In the Dark premieres on The CW tonight, bringing a one-of-a-kind female lead onto the fan-favorite network. The series follows Murphy (Perry Mattfeld), a blind twenty-something with a penchant for sarcasm, cigarettes, and casual hookups. While living in downtown Chicago, Murphy stumbles upon what she believes to be the dead body of Tyson, a teenager that she had previously developed a friendship with. When the police refuse to investigate what happened to Tyson, Murphy takes matters into her own hands, and her life changes in the process.
Ahead of tonight's series premiere, ComicBook.com got a chance to talk to Mattfeld about bringing the best portrayal of Murphy to life, having a canine co-star, and what kind of superhero she'd love to play.
ComicBook.com: What initially drew you to the role of Murphy?
Perry Mattfeld: Well I've said before, when I got the script, the character of Murphy was just like an actor's dream for me. I mean the emotional, mental, and then the physical aspect was something that I was really attracted to. I went to USC and I have a degree in theater, so when I read about this character I thought, I'm trained for this. I have to try. This is one of the most challenging and yet rewarding characters that I've ever had the opportunity to play.
What has the process been like of getting into this character and making sure that she's as positive as a representation of the blind community as possible? I've seen on social media that you've met with blind advocacy groups.
Yeah. I mean the story is the story, but obviously, the portrayal needs to be authentic. So the minute I got the role, I spent a lot of time with Laurie Bernstein, who's our blind consultant on the show. I spent time with her in her house watching her night routine, her morning routine, watching her cook in her house, clean her house, watch TV, text, email, just kinda watched her move through her space. Just watched her. I spent a lot of time with her and her adorable guide dog. I learned how to use the guide dog, I learned how to use a cane.
I just wanted to get kind of the physicality down just because that's challenging enough, but who Murphy is on top of that required a lot of skill. So I wanted to make sure that I did a lot of research, and I'm still learning obviously. It's been really cool for me to get to dive into that world, and it was a special opportunity for our whole crew to learn about. We had guide dogs on our set everyday. So to learn about that was really special for our whole crew.
I just spent a lot of time making sure that I did a lot of research and made that a priority. I had to do the work there, because who Murphy is on top of that is a lot to carry as well.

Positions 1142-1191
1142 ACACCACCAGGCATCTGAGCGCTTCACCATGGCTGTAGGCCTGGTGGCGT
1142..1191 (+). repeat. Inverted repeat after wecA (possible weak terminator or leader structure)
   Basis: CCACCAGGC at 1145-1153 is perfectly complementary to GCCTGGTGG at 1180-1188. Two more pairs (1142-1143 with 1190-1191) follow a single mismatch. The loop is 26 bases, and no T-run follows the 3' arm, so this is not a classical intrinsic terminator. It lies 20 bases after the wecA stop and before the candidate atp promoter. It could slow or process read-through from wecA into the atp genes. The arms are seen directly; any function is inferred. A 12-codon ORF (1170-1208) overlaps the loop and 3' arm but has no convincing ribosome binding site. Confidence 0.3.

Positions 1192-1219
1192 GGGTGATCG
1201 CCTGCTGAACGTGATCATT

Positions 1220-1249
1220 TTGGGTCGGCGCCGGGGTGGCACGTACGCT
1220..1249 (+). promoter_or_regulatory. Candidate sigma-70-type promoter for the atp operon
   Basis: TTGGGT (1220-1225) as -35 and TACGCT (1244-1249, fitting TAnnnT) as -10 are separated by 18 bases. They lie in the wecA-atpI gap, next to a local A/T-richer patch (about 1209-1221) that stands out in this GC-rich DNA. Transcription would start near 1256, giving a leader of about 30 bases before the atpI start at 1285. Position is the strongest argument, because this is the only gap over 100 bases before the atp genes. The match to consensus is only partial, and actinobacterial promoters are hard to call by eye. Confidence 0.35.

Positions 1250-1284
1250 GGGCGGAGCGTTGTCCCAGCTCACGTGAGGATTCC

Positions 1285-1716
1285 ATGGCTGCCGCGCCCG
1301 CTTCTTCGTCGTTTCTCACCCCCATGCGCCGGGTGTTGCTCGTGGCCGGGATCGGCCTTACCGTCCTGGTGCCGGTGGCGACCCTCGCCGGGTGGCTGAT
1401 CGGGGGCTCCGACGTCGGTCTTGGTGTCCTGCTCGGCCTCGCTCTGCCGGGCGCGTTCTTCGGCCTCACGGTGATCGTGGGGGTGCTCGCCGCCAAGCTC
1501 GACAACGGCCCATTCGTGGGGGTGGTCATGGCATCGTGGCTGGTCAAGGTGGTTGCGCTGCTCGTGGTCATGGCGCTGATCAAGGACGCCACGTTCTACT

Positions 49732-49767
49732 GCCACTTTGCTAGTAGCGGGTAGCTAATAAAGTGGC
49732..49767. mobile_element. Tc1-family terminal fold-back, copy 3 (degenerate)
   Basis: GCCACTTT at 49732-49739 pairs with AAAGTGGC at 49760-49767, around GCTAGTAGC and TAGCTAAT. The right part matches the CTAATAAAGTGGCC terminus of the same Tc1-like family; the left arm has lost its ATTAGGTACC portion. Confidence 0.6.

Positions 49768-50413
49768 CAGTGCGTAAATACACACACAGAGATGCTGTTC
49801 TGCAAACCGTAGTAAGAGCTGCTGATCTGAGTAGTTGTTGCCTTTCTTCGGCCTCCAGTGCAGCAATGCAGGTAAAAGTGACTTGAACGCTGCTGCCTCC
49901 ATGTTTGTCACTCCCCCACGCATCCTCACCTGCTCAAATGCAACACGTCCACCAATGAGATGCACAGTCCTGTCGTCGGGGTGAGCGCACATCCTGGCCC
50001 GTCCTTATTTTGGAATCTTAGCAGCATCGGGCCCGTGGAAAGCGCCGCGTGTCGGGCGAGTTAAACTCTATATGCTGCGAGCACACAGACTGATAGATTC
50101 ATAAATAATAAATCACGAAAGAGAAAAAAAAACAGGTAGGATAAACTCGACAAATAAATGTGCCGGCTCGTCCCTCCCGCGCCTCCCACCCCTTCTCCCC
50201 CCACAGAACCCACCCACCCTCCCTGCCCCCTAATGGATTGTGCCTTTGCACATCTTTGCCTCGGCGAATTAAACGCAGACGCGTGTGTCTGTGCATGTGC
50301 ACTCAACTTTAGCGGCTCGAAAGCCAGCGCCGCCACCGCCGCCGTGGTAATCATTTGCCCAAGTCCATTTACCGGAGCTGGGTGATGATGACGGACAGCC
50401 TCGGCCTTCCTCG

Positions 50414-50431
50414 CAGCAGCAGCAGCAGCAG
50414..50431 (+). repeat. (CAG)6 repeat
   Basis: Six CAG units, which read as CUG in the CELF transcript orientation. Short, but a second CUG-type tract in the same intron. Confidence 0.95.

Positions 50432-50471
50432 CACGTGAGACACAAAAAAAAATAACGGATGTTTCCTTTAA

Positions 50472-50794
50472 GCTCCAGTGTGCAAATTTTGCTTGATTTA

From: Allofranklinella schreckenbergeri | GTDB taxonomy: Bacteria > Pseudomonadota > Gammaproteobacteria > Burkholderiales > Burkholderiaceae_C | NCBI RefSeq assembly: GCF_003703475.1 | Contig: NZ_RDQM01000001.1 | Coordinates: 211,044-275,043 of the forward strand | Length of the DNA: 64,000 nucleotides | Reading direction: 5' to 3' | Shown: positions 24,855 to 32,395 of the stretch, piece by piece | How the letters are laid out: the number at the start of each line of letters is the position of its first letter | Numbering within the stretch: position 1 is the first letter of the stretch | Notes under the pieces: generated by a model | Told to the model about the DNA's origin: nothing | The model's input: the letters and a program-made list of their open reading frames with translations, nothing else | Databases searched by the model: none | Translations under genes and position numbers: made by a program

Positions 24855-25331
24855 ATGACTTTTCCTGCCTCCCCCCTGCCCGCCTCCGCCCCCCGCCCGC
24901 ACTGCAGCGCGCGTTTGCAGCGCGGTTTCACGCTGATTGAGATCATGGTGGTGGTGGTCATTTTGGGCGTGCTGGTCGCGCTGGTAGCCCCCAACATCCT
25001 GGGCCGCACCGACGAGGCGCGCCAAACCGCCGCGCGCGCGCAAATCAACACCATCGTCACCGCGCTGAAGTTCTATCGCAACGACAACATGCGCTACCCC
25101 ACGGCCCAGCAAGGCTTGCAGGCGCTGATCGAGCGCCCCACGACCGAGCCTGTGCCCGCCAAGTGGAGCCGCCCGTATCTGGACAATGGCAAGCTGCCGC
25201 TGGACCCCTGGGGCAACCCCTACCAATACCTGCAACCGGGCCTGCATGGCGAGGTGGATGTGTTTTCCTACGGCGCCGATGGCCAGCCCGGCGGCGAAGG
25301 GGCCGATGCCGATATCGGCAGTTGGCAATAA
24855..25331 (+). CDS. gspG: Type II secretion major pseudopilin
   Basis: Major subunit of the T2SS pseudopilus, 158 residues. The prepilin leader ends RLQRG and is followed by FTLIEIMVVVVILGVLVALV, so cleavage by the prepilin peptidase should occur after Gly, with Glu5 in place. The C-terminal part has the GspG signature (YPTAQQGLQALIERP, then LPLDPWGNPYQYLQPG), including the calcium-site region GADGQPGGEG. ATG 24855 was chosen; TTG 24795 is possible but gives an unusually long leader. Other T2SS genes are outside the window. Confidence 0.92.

I loved how imperfect of a character Murphy is, and how she embraces her flaws in a way that I feel like a lot of female characters don't necessarily get the chance to.
Corrine, who's our story creator, she talked about how she never felt like she related to the female leads that she watched growing up on TV. So she wanted to create a flawed anti-hero that could still be loved, could still get attention, could be strong, could be vocal. And I appreciate that too. That was an interesting journey for me as well, to be confident enough to be that bold. I think people will really appreciate having an imperfect female anti-hero at the forefront of our show.
I also really loved all of the ways that female sexuality and female relationships are represented on In the Dark. I think with Murphy and her relationships, and her roommate and her girlfriend's relationship, everything is portrayed in such a natural way. What has that been like for you, to have a character who has such unique relationships with the people around her?
Well, I appreciate how character-driven our show is. There's plenty of times where you'll see Murphy and her roommate Jess just kinda sitting in their sweatpants, hungover on the couch, just venting and talking about what's happening in their life. I appreciate that being there on TV and seeing us no makeup, sweatpants, messy hair. I really appreciate that, and I'm really glad that the CW is bringing that to network.
I remember the very first thing I heard about In the Dark was at Upfronts last year, when everyone was like, "Oh my gosh! There's a dog in this show! This is amazing." What has it been like kind of sharing the screen with a seeing-eye dog and having that be such a big part of the character?
I mean, it was pretty funny during the pilot. We set up a really nice place for Murphy to go with this relationship with her guide dog. Her guide dog Pretzel represents everything that she doesn't want to need: loyalty, support, help, and so you kind of see this really beautiful love story that grows throughout the season as well with her guide dog.